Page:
|The first excerpt represents the past or something you must release, and is drawn from Of The Nature of Things by Lucretius:
Redden and pour their bright fires all abroad.
And therefore, when the wind hath driven and thrust,
Hath forced and squeezed into one spot these clouds,
They pour abroad the seeds of fire pressed out,
Which make to flash these colours of the flame.
Likewise, it lightens also when the clouds
Grow rare and thin along the sky; for, when
The wind with gentle touch unravels them
And breaketh asunder as they move, those seeds
Which make the lightnings must by nature fall;
At such an hour the horizon lightens round
Of The Nature of Things
|The second excerpt represents the present or the deciding factor of the moment, and is drawn from Macbeth by William Shakespeare:
knowne those which haue walkt in their sleep, who haue
dyed holily in their beds
Lad. Wash your hands, put on your Night-Gowne,
looke not so pale: I tell you yet againe Banquo's buried;
he cannot come out on's graue
Doct. Euen so?
Lady. To bed, to bed: there's knocking at the gate:
Come, come, come, come, giue me your hand: What's
done, cannot be vndone. To bed, to bed, to bed.
Doct. Will she go now to bed?
|The third excerpt represents the future or something you must embrace, and is drawn from The Spirit of the Border by Zane Grey:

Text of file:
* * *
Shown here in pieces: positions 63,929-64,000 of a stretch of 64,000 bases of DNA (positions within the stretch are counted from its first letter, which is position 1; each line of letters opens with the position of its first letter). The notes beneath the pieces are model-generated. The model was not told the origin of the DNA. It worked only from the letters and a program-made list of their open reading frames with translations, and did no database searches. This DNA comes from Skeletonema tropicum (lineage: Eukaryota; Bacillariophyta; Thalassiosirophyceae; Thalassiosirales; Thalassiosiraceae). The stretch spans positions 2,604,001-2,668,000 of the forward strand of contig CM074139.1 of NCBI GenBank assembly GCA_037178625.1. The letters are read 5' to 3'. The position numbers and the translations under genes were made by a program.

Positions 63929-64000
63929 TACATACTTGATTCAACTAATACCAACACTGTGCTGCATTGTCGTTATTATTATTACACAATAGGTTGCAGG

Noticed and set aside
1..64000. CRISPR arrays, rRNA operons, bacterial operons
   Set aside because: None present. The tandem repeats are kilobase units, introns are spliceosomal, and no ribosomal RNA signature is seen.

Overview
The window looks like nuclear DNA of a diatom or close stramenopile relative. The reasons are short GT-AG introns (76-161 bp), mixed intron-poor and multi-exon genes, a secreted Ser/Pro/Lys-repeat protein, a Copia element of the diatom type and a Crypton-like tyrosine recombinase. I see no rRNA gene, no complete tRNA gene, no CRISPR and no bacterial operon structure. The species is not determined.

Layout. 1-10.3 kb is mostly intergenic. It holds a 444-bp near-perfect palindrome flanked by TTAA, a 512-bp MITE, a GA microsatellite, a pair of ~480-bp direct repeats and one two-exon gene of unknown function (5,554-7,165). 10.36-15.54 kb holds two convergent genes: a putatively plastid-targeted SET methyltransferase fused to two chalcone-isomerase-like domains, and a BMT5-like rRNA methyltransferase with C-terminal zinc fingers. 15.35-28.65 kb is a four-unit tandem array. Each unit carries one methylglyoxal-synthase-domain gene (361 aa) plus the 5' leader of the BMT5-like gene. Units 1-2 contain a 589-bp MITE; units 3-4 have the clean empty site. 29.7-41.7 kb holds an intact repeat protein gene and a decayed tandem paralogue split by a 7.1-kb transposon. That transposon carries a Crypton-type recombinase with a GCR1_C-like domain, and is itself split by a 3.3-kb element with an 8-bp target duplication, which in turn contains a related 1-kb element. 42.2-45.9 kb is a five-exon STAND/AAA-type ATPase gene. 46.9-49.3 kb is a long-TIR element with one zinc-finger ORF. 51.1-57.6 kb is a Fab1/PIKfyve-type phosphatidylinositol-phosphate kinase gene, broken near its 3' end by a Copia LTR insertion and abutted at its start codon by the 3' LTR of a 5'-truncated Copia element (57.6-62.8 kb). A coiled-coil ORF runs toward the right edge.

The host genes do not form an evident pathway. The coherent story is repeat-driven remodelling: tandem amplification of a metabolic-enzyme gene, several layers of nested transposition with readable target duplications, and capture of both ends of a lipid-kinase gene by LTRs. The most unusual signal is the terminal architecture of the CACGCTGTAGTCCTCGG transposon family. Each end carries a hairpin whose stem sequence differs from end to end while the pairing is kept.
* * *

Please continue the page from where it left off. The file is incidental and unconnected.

to heart. There was that in his tenderness which caused Nell to regard him, in
one sense, as she did her uncle. Jim, too, leaned upon her, and she accepted
his devotion where once she had repelled it. She had unconsciously betrayed a
great deal when she had turned so tenderly to him in the first moments after
her recognition, and he remembered it. He did not speak of love to her; he let
a thousand little acts of kindness, a constant thoughtfulness of her plead his
The days succeeding Heckewelder's departure were remarkable for several
reasons. Although the weather was enticing, the number of visiting Indians
gradually decreased. Not a runner from any tribe came into the village, and
finally the day dawned when not a single Indian from the outlying towns was
The Spirit of the Border